How to prevent muscle stiffness after a workout

how to prevent muscle soreness

While you should never ignore your body's pain signals during or after a workout, a little delayed onset muscle soreness a few hours later, is often a good sign that your muscles have worked hard and are fatigued.

This also means that your muscles have reached full capacity during the exercise session and have formed tiny tears in your muscle fibers and surrounding connective tissue.

When to expect delayed onset muscle soreness: 

  • After suddenly increasing your workout length or intensity (over a week)
  • After an intense high intensity interval workout (HIIT) 
  • After a hard weight training session - where you increase the reps or the weight, or both. 
  • After trying a new activity where you recruit different muscles. For example, if you're a regular runner, but play a game of tennis one week, you might feel sore and stiff due to the change in direction and range of motion, ie. side to side lunges versus the up and down motion of running. 

The good news is that your muscles will get bigger and stronger as they heal, paving the way to your next level of fitness.

However, while muscle stiffness can be a sign of a hard, challenging workout, it's not necessary to see improvements. Regardless of whether you're stiff, your muscles are still getting stronger with each exercise you do.

My experience with muscle soreness and stiffness

I must be honest, I wasn't surpised when my recent DNA Sport Test revealed that I'm prone to inflammation and my body takes longer to bounce back after a hard workout. I've always struggled with muscle soreness and stiffness after a long or intense run, weight training session or new workout. 

However, with rebounding, I find that my body recovers much faster, I retain less water and don't suffer from any muscle stiffness or soreness, even after teaching two intense classes a day! So, in this case, the old adage of "No pain, no gain" certainly isn't true. I'm the fittest, strongest and healthiest I've been in year thanks to the benefits of rebounding.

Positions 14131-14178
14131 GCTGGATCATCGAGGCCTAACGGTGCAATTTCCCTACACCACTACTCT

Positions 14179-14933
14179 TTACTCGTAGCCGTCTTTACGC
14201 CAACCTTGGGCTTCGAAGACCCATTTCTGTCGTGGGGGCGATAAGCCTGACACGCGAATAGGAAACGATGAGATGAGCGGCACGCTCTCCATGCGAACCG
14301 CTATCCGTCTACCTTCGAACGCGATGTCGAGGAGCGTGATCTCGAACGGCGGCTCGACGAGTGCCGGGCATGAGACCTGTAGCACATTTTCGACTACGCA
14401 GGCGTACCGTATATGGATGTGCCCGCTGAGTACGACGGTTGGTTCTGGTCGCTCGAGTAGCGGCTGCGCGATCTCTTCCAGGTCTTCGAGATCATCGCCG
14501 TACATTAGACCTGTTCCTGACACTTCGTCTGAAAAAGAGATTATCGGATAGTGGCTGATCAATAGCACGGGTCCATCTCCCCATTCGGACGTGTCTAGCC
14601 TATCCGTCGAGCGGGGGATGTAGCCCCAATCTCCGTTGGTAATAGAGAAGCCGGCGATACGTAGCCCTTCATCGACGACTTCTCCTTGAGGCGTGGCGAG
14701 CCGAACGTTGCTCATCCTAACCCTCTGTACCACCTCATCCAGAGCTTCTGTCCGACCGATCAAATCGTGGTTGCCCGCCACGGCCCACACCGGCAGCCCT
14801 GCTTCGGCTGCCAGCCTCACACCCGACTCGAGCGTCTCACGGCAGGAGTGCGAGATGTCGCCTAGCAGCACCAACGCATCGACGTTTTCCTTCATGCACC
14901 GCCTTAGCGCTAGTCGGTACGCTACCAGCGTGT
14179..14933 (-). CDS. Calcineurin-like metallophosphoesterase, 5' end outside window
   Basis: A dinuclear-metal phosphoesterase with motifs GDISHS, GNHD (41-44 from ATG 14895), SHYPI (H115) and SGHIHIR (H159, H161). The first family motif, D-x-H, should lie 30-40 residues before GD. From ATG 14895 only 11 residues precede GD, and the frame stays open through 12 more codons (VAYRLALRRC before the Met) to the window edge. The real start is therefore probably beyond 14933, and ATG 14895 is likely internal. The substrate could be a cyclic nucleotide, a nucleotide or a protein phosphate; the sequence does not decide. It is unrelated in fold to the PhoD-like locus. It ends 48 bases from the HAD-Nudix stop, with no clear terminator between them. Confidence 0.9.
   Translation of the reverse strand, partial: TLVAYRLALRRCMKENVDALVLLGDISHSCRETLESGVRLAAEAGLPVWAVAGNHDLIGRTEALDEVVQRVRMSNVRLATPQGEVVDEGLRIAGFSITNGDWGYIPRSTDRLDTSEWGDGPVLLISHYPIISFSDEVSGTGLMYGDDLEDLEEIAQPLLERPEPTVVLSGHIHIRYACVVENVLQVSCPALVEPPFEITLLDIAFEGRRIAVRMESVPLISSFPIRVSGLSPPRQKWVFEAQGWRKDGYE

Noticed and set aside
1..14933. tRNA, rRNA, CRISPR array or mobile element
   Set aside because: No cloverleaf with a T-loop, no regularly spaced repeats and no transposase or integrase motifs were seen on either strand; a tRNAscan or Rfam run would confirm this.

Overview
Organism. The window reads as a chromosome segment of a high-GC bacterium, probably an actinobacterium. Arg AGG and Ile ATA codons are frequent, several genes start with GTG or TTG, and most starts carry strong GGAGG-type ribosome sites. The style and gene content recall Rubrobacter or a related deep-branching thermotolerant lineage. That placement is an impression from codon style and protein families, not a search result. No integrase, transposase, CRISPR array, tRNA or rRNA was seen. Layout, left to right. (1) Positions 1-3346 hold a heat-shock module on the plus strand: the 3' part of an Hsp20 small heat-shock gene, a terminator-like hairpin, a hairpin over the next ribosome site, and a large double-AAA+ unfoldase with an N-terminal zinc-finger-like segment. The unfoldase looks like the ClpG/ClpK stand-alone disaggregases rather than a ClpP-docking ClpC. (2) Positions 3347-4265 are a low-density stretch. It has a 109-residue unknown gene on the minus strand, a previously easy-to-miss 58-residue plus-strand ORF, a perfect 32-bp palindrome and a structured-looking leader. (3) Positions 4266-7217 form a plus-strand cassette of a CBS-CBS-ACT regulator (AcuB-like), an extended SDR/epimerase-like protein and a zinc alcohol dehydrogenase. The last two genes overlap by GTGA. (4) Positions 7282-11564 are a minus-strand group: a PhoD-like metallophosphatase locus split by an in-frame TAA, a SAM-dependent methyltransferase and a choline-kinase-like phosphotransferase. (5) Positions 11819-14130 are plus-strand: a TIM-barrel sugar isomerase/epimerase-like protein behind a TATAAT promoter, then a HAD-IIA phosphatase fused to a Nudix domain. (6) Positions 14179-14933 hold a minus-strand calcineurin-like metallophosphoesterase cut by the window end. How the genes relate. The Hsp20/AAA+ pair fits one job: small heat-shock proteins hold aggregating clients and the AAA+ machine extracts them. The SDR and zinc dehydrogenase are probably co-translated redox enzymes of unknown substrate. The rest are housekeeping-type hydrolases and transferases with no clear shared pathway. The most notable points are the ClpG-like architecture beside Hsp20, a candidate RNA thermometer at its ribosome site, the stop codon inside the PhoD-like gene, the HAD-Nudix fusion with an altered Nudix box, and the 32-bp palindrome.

Lisa Raleigh on rebounder

ALSO SEE: My range of rebounders and accessories on my Online Store

If you struggle with delayed onset muscle soreness, follow my tips and tricks to help you recover sooner: 

Have regular massages 

If you can afford it, regular massages are one of the best ways to soothe stiff, tired muscles. This is because massage helps to heat up the muscle and improve blood flow to the area, which also brings oxygen and healing nutrients to that part of the body. Plus, working out knots and trigger points in the muscles and tendons helps to increase your range of motion. 

If your budget is a little tight, learn to massage your own muscles and apply a heat wrap to the area after exercise.

Alternate hard and easier workouts 

While it's important to push yourself duirng a workou, try not to set any personal records for a few days while your body adapts and recovers from the previous hard session.

Rather do some light exercise such as walking or swimming as this will help to ease stiffness, reduce the build up of lactic acid and lower your chances of becoming injured. A light rebounding session is one of my favourite ways to to combat muscle soreness and stiffness. It also helps to eliminate toxins and speed up healing and repair through cell regeneration. 

ALSO SEE: My latest class-style rebodunding workouts you can do at home

Delayed onset muscle soreness usually only affects the body parts that were worked, so you can work other muscle groups while letting the fatigued ones recover. 

Taking a day off also gives your body a chance to repair itself and replenishes your energy. I would suggest doing light exercise the day after a heavy workout, and then taking off the next day. Rest and recovery are crucial parts of your fitness journey!

Always cool down

A cool down phase is important after your workout. Right before finishing, it can be really beneficial to include around 10 minutes of easy aerobic exercise, like walking or rebounding.

After a rebounding session, I like to incorporate some low-intensity cardio, followed by a pat-down, to drain the lymphatic system, plus some stretches. Stretching really helps to prevent stiffness and is one of my favourite ways to end a workout.

Lisa Raleigh stretching on rebounder

Don't give up

Research shows that muscle stiffness and soreness are some of the main reasons why people abandon a new exercise programme. But it's good to remember that your muscles get stronger with each workout. Don't let soreness demotivate you! The next time you do the activity, there will be less muscle tissue damage, less soreness, and a faster recovery period.

If you're worried - seek professsional advice 

There's a big difference between moderate muscle soreness induced by exercise and muscle overuse or injury. If soreness prevents you from performing daily activities or you're in pain, then there's too much soreness. 

See a professional if the soreness is extreme or persists longer than it should.